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North Korean officials reopened the border crossing to South Korea Monday, allowing hundreds of stranded industrial park employees to return home. But the gesture was one way only; South Koreans who work at the complex were not permitted to report to their jobs in the North. In a response that analysts said likely would add to tensions on the peninsula, South Korea's Unification Ministry said all costs of the blockade, especially in lost production, must be borne by the North.Skip to next paragraph
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All international aid organization must leave Sudan "within a year," President Omar al-Bashir told his security forces Monday. Analysts saw the order as further defiance against the warrant for his arrest issued by the UN's International Criminal Court. Bashir, who already has expelled 13 aid groups, said those wishing to continue providing help "can just leave it at the airport and [we'll] distribute it." In the meantime, aid organizations still in Sudan must respect its sovereignty "or pay the price," he said.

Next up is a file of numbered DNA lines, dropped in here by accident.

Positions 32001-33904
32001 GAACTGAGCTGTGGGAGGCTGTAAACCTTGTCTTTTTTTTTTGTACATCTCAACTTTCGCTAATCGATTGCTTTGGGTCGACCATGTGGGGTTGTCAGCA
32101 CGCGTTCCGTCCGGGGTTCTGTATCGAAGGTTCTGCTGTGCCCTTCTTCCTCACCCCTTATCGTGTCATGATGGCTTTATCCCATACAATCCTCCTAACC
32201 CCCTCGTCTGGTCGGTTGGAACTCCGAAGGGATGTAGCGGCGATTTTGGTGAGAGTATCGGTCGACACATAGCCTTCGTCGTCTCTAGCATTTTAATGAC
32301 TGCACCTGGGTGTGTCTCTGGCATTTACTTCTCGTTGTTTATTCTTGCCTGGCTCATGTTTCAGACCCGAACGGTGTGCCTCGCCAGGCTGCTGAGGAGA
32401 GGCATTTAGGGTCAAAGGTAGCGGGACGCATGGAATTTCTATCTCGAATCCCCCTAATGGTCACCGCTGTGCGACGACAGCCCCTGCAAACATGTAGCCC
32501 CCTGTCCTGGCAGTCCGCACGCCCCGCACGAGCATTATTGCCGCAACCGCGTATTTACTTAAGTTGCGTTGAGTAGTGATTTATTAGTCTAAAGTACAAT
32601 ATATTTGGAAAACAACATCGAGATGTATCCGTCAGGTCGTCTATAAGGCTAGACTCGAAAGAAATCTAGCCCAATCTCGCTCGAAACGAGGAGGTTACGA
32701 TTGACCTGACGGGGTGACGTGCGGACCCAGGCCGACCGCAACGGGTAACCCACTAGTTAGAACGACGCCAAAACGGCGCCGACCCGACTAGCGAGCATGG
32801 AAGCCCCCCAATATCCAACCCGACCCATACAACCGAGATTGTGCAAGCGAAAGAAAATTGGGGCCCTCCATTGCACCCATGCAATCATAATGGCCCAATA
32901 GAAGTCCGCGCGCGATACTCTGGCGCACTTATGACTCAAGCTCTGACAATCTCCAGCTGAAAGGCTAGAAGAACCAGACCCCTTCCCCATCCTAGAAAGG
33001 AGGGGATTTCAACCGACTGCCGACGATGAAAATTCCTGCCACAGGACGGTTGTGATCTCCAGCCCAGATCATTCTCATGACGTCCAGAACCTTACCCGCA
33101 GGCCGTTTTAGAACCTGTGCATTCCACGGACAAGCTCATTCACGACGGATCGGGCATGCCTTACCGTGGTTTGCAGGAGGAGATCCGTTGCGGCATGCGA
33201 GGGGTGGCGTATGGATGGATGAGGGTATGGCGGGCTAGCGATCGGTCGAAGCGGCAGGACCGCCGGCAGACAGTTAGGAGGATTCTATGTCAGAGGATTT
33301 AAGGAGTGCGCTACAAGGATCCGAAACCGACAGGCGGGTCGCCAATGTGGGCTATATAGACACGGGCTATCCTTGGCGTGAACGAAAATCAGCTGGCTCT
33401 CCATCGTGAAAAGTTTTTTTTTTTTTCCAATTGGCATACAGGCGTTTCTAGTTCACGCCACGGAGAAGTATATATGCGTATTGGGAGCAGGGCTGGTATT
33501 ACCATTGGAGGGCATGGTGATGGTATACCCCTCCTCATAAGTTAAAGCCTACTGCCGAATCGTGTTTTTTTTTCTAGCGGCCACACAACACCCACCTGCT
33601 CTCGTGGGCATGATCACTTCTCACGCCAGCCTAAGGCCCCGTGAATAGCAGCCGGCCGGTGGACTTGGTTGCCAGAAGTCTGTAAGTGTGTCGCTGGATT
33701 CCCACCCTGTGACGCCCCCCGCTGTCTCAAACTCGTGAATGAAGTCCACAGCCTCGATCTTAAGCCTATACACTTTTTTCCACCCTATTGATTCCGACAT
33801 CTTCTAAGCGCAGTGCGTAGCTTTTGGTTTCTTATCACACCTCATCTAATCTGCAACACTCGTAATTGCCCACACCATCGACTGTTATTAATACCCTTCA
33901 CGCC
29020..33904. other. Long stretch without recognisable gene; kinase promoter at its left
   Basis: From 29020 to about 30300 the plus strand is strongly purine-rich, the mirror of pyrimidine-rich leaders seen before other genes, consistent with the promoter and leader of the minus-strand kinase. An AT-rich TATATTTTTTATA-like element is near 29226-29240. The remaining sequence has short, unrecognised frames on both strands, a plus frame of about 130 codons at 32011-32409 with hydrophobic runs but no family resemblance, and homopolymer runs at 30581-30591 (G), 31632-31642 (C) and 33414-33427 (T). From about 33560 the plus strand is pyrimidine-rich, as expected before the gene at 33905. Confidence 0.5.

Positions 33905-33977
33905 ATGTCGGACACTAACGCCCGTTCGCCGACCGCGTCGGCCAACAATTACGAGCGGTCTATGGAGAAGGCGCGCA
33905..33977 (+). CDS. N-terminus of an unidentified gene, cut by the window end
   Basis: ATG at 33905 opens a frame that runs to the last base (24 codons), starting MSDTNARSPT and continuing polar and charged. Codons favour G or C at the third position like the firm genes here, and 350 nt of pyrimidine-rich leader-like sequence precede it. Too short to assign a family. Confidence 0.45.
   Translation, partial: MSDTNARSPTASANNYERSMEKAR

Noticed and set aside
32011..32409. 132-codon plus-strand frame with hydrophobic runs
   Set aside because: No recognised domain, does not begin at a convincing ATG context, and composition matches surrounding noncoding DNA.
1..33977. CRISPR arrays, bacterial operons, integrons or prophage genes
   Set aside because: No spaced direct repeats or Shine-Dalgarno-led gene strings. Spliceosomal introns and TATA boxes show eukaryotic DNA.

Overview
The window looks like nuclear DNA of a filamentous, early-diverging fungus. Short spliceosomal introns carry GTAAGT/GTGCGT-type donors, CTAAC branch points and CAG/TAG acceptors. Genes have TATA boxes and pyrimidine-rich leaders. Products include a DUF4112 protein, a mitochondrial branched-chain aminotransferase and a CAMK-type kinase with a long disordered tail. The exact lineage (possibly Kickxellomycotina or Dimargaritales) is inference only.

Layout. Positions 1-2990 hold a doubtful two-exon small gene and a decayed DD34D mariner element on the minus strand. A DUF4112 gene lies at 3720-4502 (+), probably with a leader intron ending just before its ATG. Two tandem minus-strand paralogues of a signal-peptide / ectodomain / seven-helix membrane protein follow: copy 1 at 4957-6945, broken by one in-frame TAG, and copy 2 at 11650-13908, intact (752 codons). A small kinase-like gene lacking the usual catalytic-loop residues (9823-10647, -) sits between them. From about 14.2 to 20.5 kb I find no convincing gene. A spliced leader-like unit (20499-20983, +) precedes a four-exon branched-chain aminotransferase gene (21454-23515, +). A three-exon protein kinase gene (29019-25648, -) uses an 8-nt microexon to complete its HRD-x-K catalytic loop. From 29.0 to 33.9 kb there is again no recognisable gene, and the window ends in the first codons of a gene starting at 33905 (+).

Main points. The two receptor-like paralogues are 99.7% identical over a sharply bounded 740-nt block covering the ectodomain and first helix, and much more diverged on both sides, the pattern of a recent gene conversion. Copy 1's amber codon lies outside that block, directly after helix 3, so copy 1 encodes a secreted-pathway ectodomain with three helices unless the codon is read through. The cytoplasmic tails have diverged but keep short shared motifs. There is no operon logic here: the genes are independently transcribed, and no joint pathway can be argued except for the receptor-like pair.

Opposition leader Andry Rajoelina rejected the offer by Madagascar's president of a referendum to settle their power struggle and called on security forces to arrest his rival. Rajoelina said the only solution to the dispute is for President Marc Ravalomanana to resign. Explosions and gunfire were heard outside the presidential palace Monday, but the military denied responsibility and there were no signs that it had yet to take sides.
Hundreds of news organizations from around the world converged on St. Poelten, Austria, for the highly anticipated trial of Josef Fritzl, the retiree accused of imprisoning his own daughter and fathering her seven children. Fritzl, who hid behind a folder for much of the opening session, admitted guilt on charges of rape and incest but denied he'd murdered one infant by refusing him medical attention. If convicted, Fritzl could be sentenced to life in prison.